(I always love finding images of him smiling, it is a beautiful smile, isn't it?)

I give myself breaks from the music, to keep sane. I force myself to go on fasts and sometimes fall in love with other music, like the Rolling Stones, Guns N' Roses, Janis Joplin, Nirvana, Bob Dylan or Fiona Apple. Like a jealous lover, in a bar or on the radio, Jim will find me again to remind me of our commitment. And I fall all over again.

In the last 20 years, for a girl who drifted from her family and can't hold on to a lover, his voice has grown to become the most familiar, over any anyone else in the flesh.

"Music is your only friend, until the end."

So I pranced into the cemetery with a map in hand. My family warned me that his grave was difficult to find, so when I walked in, I said aloud, "Ok, Jim, guide me."

Père Lachaise is a very old cemetery, and has walls built around it, enclosing all the stones and bodies in a sacred circle. Tall stones, flat stones, grandiose tombs, spectacular sculptures, names worn down by time and weather with fresh and dying flowers, they all reach above the ground like a hand grasping for life.

In a matter of minutes, I knew I was close to him. Searching for people, I saw a few heads gathered together over a few tombs to my right- so I headed over and immediately saw him. The bust was stolen, I am told. Now, the poor dead guy in the small tomb next to him has to take the brunt of it, advertising handwritten love notes to Jim and Doors song lyrics.

People crowded around a waist high fence that blocked him from us. They took pictures, smiling at the camera, holding a lighter or posing like they are on the face of a postcard. I found that to be somewhat nauseating. That is a dead person, not a landmark.

His grave had a few flowers, a porcelain angel on top, laying on its belly, with its face in its hands. It seemed bare compared to the photos on the internet.

Jim’s dad engraved a stone that reads: “ΚΑΤΑ ΤΟΝ ΔΑΙΜΟΝΑ ΕΑΥΤΟY or "true to his own spirit".

People stood around, chatted in various languages, drifted in and out. I waited. I was going to climb that fence and give him my present; a brief love note folded over two flowers I plucked from the heart of Paris.

A guy stood off to the side, we spoke a little.

I said, "This is a little disappointing. I was hoping to have a personal moment."

He said, "I know . . . I came from his apartment in Paris. It's not far from here, you know where Beautreillis is?"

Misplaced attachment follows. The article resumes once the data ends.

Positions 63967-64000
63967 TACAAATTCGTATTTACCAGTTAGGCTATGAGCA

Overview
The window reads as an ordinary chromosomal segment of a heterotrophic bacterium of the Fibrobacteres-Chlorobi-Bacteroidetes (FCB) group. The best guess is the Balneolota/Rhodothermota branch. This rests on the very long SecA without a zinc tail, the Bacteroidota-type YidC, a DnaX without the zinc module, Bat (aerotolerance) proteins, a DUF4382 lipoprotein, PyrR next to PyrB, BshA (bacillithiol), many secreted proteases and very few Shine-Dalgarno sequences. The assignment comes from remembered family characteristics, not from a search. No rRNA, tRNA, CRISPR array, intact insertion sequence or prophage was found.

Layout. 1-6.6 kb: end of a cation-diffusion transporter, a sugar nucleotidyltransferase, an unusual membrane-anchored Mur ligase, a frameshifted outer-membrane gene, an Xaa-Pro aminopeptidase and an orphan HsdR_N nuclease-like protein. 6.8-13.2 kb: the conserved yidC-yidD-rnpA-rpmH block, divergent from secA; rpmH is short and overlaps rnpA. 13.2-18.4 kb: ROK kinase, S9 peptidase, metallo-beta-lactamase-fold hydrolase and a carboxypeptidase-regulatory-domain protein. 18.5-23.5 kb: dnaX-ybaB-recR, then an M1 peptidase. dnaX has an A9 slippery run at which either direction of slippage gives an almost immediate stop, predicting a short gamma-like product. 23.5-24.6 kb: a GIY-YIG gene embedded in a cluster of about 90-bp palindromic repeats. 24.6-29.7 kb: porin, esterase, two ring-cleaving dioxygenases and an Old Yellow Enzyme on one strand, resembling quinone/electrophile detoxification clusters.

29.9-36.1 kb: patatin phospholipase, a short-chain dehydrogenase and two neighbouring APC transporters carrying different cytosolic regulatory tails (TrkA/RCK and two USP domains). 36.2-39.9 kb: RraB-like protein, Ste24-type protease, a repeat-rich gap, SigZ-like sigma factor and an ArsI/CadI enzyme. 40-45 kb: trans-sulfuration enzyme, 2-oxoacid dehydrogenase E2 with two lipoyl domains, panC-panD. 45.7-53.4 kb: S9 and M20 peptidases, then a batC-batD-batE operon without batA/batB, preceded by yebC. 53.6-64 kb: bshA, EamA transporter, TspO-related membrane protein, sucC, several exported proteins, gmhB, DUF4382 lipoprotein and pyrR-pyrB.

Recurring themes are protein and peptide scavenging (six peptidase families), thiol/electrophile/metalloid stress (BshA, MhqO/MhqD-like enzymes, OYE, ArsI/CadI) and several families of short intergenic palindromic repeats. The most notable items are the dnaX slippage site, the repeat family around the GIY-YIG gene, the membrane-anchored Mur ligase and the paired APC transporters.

I said, "I think so, its a stop on the metro, right?"

He said, "Yeah, just get off there. Its on Rue Beautreillis (he took out his iPhone and showed me a photo)"

"Here is his window where he died. And (scrolling) here is the pub across the street. Once you see that, you know you are there."

I thought about it, but was not sure I needed to go there.

He said goodbye, and I moved around the front of the gate to sit down on a swollen tree root reaching under the foot of the fence. The tree was proudly bound in more notes for Jim, pictures glued on of his face, more song lyrics. I pulled out the iPod and played "The Severed Garden". Then I just sat there.

I wondered where Pam Courson was. Turns out, she is still buried in Santa Ana because no one worked hard enough on getting the right paperwork filed to transport her body back to her lover. Assholes.

As people left, more people came. There was never a moment alone, and I grew irritated.

An American guy with carob skin and a baseball hat stood in front of me, looked down and smiled, "Are you listening to Jim?"

I forced a smile and nodded.

He pulled out a beer and popped it open. He took two swigs and then offered it down to me. I nodded and took two swigs myself.

"The End" came on.

I handed the beer back to him and said, "This is a bummer, man. I can't be alone with my dead boyfriend. I have a note to give him."

He said, "Yeah, lots of people. You are going to have to hop the fence."

I said, "I know, I was waiting, but there is always someone here."

He shrugged his shoulders. His girlfriend was standing behind us, obviously not a fan.